Differentiating between “logical sectors” or “blocks” and “physical sectors” is very essential to understand this section. A logical sector/block is the base unit of any file system, its usual size is 512 bytes. A physical sector is an array of bytes on the flash chip that are erased together (typically between 2 Kbytes – 128 Kbytes). The flash chip driver is an abstraction layer between these two types of sectors. Every time a logical sector is being updated, it is marked as invalid and the new content of this sector is written into another area of the flash. The physical address and the order of logical sectors can change with every write access. Hence, there cannot exist a direct relation between the logical sector index and its physical location. The flash driver manages the logical sector indexes by writing it into special headers. It does not matter to the upper layer were the logical sector is stored or how much flash memory is used as a buffer. All logical sectors (starting with sector index 0) do always exist and are always available for user access.
The NOR driver supports wear leveling in order to extend the lifetime of the NOR flash device. Wear leveling makes sure that the number of erase cycles remains approximately equal for each NOR physical sector. The NOR driver keeps track of the physical sector with the lowest erase count and checks the difference between its erase count and the erase count of the physical sector selected to be erased. If the difference exceeds a configured value the physical sector with the lowest erase count is used instead. This method makes sure that NOR physical sectors that contain constant data will also get erased evenly.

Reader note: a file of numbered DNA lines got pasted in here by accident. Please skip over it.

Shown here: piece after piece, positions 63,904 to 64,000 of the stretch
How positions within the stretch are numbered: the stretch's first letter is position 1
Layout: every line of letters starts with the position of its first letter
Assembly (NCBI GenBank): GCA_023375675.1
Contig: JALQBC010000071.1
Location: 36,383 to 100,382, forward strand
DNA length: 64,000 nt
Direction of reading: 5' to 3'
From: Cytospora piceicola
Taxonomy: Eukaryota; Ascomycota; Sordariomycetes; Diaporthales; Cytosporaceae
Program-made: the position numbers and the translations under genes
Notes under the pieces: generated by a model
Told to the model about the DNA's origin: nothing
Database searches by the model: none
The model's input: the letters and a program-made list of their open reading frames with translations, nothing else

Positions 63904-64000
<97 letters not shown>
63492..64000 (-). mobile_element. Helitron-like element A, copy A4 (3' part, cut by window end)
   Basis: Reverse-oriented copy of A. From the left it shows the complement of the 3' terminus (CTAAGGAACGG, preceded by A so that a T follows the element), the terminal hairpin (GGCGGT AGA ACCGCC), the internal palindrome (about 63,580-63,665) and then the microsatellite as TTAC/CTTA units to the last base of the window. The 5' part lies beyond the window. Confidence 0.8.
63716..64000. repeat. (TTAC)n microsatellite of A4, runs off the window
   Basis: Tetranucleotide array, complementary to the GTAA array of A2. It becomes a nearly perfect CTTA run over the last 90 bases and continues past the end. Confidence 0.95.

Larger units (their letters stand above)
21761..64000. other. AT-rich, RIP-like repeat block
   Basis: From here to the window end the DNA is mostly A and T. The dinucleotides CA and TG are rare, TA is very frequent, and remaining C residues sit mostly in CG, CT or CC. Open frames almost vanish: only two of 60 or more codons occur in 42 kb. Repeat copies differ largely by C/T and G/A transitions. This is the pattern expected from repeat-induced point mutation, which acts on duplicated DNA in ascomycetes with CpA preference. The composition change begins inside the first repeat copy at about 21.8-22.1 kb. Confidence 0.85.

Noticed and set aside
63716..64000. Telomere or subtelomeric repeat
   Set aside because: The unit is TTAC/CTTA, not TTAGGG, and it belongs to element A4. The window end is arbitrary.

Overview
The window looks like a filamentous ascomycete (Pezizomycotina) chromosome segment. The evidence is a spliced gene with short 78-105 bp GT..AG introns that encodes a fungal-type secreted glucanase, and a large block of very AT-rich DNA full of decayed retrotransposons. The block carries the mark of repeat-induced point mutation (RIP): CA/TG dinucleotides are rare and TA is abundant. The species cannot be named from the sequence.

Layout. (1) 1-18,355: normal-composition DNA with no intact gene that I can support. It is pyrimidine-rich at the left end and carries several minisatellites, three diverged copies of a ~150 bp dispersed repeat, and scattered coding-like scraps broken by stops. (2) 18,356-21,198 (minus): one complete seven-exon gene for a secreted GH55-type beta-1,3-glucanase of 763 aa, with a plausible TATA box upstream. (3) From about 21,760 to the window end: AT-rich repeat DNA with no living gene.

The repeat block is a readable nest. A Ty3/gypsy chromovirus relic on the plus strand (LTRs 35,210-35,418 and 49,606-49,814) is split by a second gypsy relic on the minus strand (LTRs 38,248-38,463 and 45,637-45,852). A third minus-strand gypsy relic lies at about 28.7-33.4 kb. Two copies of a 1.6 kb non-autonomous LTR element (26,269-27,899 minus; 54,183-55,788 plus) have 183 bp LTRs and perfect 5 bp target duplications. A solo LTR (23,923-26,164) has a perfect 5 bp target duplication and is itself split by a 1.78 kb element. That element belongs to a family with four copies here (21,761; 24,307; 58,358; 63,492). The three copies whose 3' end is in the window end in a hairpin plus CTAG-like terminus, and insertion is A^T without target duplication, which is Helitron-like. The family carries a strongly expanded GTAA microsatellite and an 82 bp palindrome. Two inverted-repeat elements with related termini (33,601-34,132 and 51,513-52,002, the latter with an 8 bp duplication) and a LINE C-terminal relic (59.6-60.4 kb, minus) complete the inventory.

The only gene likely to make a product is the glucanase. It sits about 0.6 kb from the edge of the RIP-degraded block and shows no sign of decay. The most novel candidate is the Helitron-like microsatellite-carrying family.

The emFile NOR driver is fail-safe. That means that the driver makes only atomic actions and takes the responsibility that the data managed by the file system is always valid. In case of power loss or power reset during a write operation it is always assured that only valid data is stored in the flash. If the power loss interrupts the write operation, the old data will be kept and not corrupted.
The fail-safe operation is only guaranteed if the NOR flash device is able to fully complete the last write operation it received from the CPU before the unexpected reset. This means that the supply voltage of the NOR flash device has to remain valid for a few hundreds of microseconds after the CPU enters reset. The exact timings of the write operation can be taken from the datasheet of the NOR flash device. The erase operation of a NOR flash sector can be interrupted by an unexpected reset. The NOR driver can determine at low-level mount which NOR flash sector was not completely erased. The affected NOR flash sector will be erased again at a later time.